Migraines cause long-lasting changes to brain structure

Symptoms can include a pounding headache, nausea, vomiting and light sensitivity.

Migraine may have more impacts on your mind than you may have thought at first. Scientists have discovered that migraine could have long-lasting effects on the brain’s structure.

Traditionally, migraine has been considered a benign disorder without long-term consequences for the brain,” said Messoud Ashina, one of the researchers, in a news release. “Our review and meta-analysis study suggests that the disorder may permanently alter brain structure in multiple ways.”

Migraine affects about 10 to 15 percent of the general population and the impacts associated with migraine can cause a substantial personal, occupational and social burden. Symptoms can include a pounding headache, nausea, vomiting and light sensitivity. Because there are no official “cures” for migraine, this makes living with the condition difficult. That’s why it’s important to understand exactly what might cause migraine and what its effects might be on the brain.

In order to examine the impact of migraine, the researchers reviewed six population-based studies and 13 clinic-based studies. They examined whether people who experienced migraine or migraine with aura had an increased risk of brain lesions, silent abnormalities or brain volume changes on MRI brain scans in comparison to those without the conditions.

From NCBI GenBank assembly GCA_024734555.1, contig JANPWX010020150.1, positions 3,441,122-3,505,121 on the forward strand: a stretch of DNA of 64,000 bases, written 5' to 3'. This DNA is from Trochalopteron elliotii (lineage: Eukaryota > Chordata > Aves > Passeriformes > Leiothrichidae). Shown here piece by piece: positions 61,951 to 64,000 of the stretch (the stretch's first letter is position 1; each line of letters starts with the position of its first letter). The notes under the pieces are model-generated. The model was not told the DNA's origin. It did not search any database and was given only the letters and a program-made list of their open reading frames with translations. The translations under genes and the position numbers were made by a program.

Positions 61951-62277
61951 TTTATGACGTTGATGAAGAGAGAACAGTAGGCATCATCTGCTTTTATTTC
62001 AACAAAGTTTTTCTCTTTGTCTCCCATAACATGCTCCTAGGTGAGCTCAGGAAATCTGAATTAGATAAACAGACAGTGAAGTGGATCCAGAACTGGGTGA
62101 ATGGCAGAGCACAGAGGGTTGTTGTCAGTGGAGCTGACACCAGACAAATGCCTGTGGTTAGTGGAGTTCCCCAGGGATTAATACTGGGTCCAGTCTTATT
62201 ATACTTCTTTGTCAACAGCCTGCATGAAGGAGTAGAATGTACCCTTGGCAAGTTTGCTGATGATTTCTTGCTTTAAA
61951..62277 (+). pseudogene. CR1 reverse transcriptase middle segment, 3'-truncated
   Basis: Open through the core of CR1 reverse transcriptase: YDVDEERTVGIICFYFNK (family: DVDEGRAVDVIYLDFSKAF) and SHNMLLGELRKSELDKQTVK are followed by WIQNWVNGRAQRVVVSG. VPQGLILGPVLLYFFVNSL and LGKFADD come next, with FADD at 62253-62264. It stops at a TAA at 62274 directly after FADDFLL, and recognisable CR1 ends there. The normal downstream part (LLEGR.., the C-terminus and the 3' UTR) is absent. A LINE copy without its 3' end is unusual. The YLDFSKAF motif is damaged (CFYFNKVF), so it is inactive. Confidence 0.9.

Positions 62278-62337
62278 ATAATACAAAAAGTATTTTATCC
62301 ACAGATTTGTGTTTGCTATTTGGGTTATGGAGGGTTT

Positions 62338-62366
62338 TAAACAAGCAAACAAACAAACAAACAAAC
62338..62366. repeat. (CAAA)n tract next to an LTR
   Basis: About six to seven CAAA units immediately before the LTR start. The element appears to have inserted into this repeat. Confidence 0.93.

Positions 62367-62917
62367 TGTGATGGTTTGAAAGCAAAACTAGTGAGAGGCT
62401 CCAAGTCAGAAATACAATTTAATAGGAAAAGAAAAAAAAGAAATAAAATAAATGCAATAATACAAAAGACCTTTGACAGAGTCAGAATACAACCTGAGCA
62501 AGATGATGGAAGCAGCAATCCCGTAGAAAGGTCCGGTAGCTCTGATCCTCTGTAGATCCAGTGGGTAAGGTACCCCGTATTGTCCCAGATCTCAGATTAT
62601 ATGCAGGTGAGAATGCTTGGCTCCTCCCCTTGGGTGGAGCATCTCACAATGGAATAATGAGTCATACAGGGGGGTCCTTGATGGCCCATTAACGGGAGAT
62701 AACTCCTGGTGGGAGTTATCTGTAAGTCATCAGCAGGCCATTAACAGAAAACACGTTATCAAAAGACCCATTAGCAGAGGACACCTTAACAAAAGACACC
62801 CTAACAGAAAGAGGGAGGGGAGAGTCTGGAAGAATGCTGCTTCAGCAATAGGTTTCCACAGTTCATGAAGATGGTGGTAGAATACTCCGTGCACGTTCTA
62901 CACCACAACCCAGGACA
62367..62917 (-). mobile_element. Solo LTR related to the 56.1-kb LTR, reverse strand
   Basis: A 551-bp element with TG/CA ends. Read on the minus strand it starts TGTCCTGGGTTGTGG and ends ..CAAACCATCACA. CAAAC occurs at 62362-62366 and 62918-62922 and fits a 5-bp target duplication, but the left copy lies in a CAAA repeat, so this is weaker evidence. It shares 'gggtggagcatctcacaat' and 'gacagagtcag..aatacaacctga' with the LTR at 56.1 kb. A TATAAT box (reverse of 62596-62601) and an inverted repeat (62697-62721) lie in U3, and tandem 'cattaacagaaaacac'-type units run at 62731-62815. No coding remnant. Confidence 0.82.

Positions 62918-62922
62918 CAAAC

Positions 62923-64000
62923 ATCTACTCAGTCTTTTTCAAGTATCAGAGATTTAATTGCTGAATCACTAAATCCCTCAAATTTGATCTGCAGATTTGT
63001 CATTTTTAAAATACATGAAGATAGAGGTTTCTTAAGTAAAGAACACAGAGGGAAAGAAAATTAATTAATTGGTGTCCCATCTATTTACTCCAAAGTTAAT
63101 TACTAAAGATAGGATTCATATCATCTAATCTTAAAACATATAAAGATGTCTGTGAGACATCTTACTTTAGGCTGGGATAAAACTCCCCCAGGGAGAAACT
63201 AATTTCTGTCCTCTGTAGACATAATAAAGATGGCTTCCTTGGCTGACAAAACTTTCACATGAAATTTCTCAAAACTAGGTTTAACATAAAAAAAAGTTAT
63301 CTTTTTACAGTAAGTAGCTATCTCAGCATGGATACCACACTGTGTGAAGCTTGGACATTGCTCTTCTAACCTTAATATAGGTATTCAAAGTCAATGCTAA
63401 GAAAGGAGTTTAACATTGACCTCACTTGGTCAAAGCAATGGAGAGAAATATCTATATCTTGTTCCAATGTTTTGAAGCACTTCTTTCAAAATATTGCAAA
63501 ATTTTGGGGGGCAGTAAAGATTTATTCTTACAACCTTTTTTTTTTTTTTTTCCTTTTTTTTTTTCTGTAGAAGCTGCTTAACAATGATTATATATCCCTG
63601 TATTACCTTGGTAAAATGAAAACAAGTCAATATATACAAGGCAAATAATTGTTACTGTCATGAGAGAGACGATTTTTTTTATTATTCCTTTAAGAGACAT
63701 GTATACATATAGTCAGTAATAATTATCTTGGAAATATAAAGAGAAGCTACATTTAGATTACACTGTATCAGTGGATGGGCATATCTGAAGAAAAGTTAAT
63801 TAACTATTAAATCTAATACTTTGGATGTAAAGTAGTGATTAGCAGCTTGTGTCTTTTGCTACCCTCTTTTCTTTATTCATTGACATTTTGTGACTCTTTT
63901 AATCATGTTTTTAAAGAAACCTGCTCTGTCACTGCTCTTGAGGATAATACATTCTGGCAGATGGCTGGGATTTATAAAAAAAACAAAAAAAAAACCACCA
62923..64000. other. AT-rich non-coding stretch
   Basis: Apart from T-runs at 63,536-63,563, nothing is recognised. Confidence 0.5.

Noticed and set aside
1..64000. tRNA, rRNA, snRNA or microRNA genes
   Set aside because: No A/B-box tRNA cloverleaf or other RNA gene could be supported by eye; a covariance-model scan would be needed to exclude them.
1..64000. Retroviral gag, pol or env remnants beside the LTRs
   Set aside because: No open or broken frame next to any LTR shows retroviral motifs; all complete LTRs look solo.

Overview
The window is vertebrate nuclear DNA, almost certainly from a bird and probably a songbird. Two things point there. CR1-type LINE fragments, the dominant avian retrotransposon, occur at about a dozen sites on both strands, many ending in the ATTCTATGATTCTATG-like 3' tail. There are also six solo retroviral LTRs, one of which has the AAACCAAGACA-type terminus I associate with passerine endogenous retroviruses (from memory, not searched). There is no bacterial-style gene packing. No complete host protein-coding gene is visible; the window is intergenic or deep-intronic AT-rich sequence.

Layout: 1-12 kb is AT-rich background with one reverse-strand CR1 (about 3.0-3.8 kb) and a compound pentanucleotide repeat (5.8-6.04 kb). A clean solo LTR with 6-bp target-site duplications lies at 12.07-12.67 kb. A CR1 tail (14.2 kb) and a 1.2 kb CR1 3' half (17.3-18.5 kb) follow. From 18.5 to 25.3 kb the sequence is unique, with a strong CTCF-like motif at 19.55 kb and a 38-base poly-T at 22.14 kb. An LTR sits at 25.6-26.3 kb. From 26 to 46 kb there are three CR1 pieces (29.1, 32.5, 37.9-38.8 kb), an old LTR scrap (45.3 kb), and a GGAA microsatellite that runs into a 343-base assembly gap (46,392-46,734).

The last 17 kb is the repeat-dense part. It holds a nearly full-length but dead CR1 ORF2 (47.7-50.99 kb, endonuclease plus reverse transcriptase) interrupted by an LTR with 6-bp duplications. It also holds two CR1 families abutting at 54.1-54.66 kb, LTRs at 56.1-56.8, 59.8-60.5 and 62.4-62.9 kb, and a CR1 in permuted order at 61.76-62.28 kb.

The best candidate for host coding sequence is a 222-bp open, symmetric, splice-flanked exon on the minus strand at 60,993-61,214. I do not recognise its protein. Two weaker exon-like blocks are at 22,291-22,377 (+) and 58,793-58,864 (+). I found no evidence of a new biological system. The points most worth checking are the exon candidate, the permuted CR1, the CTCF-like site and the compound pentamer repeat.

In the end, the researchers found that migraine with aura increased the risk of white matter brain lesions by 68 percent. Migraine with no aura, in contrast, increased the risk by 34 percent. The scientists also discovered that the risk for infarct-like abnormalities increased by 44 percent for those with migraine with aura compared to those without aura. In addition, brain volume changes were more common in people with migraine and migraine with aura than those with no migraines.

“We hope that through more study, we can clarify the association of brain structure changes to attack frequency and length of the disease,” said Ashina. “We also want to find out how these lesions may influence brain function.”

Currently the researchers plan to conduct further studies to investigate these lesions and migraine further.

The findings are published in the journal Neurology.



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